From 1783, Maddox also created and ran a Vauxhall Gardens enterprise concurrently in the Moscow suburbs, where operas and plays were performed from mid-May to September. A long gallery led to a grand circular hall for dancing. From the dancing-hall there was a large area surrounded by a covered gallery, having in the middle an elevated platform for the orchestra. This gallery was chiefly used for promenading. Beyond this was a hall allotted to refreshments of all kinds. On the sides were billiards rooms. In the evenings the galleries were illuminated with coloured lamps, and on particular days fireworks displays were set off. It is likely that Maddox and his wife retained ownership of this after the Petrovsky was taken on by the Office of Imperial Theatres.

Miscellaneous[edit]

Maddox manufactured a tower clock for Empress Catherine II of Russia, which is currently displayed in the Kremlin Armoury in Moscow.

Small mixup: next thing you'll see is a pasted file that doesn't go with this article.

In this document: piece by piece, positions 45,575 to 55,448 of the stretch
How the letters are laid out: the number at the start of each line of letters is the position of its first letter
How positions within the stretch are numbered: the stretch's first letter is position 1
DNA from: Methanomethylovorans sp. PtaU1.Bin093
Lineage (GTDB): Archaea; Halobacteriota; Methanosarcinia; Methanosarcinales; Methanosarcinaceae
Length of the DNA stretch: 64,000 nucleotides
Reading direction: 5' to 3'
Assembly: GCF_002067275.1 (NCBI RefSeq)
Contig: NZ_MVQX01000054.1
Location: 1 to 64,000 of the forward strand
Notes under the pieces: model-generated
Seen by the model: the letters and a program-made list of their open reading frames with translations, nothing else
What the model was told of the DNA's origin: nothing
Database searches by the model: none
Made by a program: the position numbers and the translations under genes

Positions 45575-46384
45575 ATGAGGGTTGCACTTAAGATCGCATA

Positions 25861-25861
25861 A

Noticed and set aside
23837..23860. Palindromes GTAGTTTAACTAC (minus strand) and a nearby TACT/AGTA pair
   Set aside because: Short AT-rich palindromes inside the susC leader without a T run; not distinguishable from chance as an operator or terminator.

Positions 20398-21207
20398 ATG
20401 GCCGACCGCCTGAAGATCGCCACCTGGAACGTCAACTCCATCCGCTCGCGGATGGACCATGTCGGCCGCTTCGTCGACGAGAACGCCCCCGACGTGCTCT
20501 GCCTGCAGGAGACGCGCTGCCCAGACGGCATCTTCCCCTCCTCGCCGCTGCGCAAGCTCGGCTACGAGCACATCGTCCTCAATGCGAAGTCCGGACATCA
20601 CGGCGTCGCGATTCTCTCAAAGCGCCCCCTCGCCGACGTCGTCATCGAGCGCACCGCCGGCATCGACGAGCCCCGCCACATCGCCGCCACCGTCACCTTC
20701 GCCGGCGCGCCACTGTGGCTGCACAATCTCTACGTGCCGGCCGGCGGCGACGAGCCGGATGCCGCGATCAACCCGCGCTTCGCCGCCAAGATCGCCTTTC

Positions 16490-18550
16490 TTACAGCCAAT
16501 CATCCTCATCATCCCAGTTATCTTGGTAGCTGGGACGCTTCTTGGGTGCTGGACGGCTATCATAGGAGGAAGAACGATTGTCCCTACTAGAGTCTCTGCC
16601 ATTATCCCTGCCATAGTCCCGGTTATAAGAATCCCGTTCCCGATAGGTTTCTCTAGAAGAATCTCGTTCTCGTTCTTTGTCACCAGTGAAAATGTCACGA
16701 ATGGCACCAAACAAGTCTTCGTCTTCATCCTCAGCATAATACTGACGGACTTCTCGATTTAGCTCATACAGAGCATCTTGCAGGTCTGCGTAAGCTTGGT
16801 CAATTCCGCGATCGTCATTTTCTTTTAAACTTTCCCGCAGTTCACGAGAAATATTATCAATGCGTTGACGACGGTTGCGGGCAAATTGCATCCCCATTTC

He married a German woman from an aristocratic family and fathered eleven children, one of them the adventurer Roman Medoks. His wife survived him and continued with ownership of some theatrical buildings.

The suggestions that he was a Professor of Mathematics from Oxford University and that he had tutored the Tsarevich Pavel prior to moving to Moscow have not been substantiated.

Alexander Chayanov, whose wife Olga wrote a book on the history of the Maddox Theatre, set a portion of his Gothic tale "Venediktov" in the theatre.[2]

Notes[edit]

  1. ^ William Tooke, History of Russia, from the Foundation of the Monarchy by Rurik, to the Accession of Catherine the Second (London: T. N. Longman and O. Rees, 1800), p. 411.
  2. ^ Muireann Maguire, Red Spectres (OVERLOOK, 2013; ISBN 1468303481), pp. 68 ff.

References[edit]

  • Olga Chayanova, Teatr Maddoksa v Moskve 1776-1805, Moscow: Rabotnik prosveshchenie, 1927.
  • William Tooke, A View of Russia, pp 404–412, 427-428.
  • Old and New London, Vol. 4, 1878, pp 216–226.

External links[edit]